From its birth in 1994, Sine Qua Non has been a must-try cult winery. Robert Parker gave the young winery a boost when he awarded Krankl’s first-ever Sine Qua Non release a score of 95. At the time, this was the highest score any American Rhône blend had ever received. The estate’s immense popularity stems from Krankl’s focus on innovation; he rarely releases the same label twice, preferring to make improvements to his wines every year. Screaming Eagle’s Charles Banks once said, “Every now and then, you’ve gotta Krankl.”
Sine Qua Non wine is some of the most valuable in California, with their Poker Face Syrah averaging $760 on the market. This estate’s Syrah labels are by far its most popular, but it can be worthwhile for collectors to think outside of this grape when they invest in the estate. Although white wine labels like Mr. K The Strawman are less famous than the estate’s Syrah, they still go for an average of $387 per bottle. While collectors investing in white wine and rose from Sine Qua Non are in the minority, this is a good thing in several ways. We’ll discuss three offerings from Sine Qua Non that are less commonly collected than the estate’s reds, and we’ll show you why they’re worth pursuing.
The Rarity: 2012 Pearl Clutcher
Few California cult wines are as rare as the 2012 Pearl Clutcher. Sine Qua Non made just two barrels of this label, and it has quickly become a sought-after bottle for serious collectors. By comparison, the estate’s more mainstream Just for the Love of It Syrah has 1,000 cases on the market, and collectors still have a difficult time getting their hands on those bottles. For collectors, this means that seeking out bottles of Pearl Clutcher can actually be more worthwhile than buying the estate’s flagship Syrah labels. In addition to its immense rarity, this label marked one of the few times the estate has released a 100 percent Chardonnay wine, as most of the time, Manfred Krankl prefers to blend this grape in smaller proportions. The high quality of the Chardonnay grapes grown that year, coupled with the limited number of bottles released, has caused this wine to reach a value of $1,700 or more per bottle.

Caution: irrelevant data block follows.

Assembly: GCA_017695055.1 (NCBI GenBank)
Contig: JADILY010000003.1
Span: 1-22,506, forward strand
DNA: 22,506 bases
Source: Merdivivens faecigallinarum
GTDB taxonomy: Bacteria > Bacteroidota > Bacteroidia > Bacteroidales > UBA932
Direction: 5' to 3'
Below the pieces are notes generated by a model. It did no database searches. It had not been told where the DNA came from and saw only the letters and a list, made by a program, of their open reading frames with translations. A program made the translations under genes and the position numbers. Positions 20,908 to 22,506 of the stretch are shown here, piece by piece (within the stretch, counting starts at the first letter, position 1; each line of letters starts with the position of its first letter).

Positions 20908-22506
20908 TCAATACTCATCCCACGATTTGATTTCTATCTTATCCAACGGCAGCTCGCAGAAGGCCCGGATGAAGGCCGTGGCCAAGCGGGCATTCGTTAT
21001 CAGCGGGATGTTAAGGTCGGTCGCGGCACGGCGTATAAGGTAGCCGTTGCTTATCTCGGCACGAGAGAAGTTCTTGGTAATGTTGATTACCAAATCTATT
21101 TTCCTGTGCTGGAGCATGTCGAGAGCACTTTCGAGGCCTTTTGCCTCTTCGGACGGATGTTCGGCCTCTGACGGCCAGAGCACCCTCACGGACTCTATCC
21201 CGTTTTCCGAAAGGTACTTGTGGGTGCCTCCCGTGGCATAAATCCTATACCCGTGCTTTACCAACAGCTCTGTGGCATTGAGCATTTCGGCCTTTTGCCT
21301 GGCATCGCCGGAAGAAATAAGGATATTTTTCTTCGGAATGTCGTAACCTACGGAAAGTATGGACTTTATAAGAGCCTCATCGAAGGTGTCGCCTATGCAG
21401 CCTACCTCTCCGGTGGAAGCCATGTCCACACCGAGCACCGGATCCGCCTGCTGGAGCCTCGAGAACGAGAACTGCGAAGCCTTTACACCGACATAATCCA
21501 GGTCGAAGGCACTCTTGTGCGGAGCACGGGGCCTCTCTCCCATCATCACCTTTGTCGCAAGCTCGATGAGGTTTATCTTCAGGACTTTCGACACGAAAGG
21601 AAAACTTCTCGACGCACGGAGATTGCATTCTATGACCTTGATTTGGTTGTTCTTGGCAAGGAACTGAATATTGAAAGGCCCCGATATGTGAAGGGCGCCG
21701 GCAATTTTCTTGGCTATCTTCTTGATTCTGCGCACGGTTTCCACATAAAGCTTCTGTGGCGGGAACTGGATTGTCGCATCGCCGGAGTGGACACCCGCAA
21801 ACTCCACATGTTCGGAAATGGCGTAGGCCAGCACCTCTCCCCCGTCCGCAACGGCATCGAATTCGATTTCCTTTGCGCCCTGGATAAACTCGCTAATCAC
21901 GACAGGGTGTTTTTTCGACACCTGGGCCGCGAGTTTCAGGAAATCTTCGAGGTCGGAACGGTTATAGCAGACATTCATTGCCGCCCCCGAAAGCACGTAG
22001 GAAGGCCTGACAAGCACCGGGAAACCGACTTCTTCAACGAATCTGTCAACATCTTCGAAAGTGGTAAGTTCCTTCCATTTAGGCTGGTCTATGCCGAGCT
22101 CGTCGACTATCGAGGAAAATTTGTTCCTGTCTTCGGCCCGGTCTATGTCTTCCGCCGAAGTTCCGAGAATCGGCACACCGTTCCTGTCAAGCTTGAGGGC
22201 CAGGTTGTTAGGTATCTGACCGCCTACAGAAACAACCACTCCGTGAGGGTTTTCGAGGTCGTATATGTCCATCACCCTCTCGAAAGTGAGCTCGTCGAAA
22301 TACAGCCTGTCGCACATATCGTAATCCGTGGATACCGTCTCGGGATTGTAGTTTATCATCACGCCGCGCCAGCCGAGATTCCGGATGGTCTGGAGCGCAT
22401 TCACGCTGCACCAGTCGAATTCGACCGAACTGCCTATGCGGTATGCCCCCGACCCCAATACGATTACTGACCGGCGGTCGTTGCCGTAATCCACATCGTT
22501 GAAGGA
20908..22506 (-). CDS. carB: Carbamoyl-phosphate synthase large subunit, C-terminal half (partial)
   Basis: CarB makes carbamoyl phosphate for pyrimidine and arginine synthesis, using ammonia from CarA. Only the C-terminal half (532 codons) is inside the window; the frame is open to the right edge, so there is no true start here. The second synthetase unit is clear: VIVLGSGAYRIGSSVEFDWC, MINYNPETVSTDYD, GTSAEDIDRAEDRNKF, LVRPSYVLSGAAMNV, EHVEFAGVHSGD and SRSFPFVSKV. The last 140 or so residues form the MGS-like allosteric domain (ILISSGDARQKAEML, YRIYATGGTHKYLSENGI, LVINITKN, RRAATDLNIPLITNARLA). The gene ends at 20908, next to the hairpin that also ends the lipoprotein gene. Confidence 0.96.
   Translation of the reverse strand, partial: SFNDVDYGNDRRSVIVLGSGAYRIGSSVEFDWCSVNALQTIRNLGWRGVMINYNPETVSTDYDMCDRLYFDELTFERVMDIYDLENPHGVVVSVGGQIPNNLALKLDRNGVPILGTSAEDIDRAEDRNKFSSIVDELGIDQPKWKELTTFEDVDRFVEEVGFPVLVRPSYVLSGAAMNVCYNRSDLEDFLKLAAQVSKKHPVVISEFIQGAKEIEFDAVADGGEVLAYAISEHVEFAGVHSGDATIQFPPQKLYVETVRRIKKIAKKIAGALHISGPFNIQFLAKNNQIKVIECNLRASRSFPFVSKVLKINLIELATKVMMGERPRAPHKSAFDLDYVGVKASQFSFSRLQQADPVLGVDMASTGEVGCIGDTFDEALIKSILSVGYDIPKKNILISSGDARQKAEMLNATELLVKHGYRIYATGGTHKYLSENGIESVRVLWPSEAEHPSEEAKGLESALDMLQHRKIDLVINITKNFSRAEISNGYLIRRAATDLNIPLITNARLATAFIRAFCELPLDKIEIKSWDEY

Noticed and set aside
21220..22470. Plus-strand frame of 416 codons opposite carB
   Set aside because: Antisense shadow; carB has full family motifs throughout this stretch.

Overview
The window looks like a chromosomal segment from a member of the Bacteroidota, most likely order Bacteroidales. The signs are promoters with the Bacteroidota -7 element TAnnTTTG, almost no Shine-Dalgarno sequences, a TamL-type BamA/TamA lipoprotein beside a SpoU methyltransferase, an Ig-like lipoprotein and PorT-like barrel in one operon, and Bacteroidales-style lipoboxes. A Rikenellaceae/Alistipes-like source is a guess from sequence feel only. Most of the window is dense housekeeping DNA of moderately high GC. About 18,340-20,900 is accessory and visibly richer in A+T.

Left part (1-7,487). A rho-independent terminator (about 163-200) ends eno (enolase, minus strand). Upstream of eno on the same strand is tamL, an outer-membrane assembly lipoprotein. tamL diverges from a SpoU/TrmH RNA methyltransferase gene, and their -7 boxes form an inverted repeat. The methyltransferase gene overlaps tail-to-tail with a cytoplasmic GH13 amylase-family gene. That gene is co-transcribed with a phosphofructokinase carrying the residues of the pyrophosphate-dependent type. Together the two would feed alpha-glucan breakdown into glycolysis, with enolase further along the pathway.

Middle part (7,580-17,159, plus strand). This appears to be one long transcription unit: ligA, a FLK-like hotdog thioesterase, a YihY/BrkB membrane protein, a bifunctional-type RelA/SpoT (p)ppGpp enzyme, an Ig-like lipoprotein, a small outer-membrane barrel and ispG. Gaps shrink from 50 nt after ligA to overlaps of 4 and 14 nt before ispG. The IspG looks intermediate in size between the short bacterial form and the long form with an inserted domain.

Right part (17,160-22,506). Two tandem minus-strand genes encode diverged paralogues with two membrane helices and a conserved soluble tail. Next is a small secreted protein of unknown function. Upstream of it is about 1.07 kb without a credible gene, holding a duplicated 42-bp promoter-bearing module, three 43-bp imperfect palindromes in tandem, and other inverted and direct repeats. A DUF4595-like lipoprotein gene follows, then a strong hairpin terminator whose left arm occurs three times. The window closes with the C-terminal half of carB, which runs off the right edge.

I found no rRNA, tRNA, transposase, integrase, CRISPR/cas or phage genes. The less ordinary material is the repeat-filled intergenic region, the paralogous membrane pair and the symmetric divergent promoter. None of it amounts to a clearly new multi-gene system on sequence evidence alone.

Because of its steep market price, it would have been ideal for collectors to get their hands on Pearl Clutcher bottles the moment they were released on the estate’s elite mailing list. However, this wine is still young enough to be an essential buy for collectors. Critics estimate that the wine will reach its optimal drinking age in 2018, meaning that collectors will get the best value by purchasing bottles between now and 2017. That said, Wine Advocate’s Jeb Dunnuck insists that Sine Qua Non fans have ample time to invest in this wine, saying, “I’d drink it over the coming 3-4 years, but it will evolve for longer.” While it’s not generally a wise choice to resell a bottle past its peak drinking date, especially a white, the Pearl Clutcher is an exception to this rule. This is a wine that will only become more valuable as time goes on, and is well worth a couple more years in the cellar to ensure top dollar.
The Tasting Show-Off: 2011 The Moment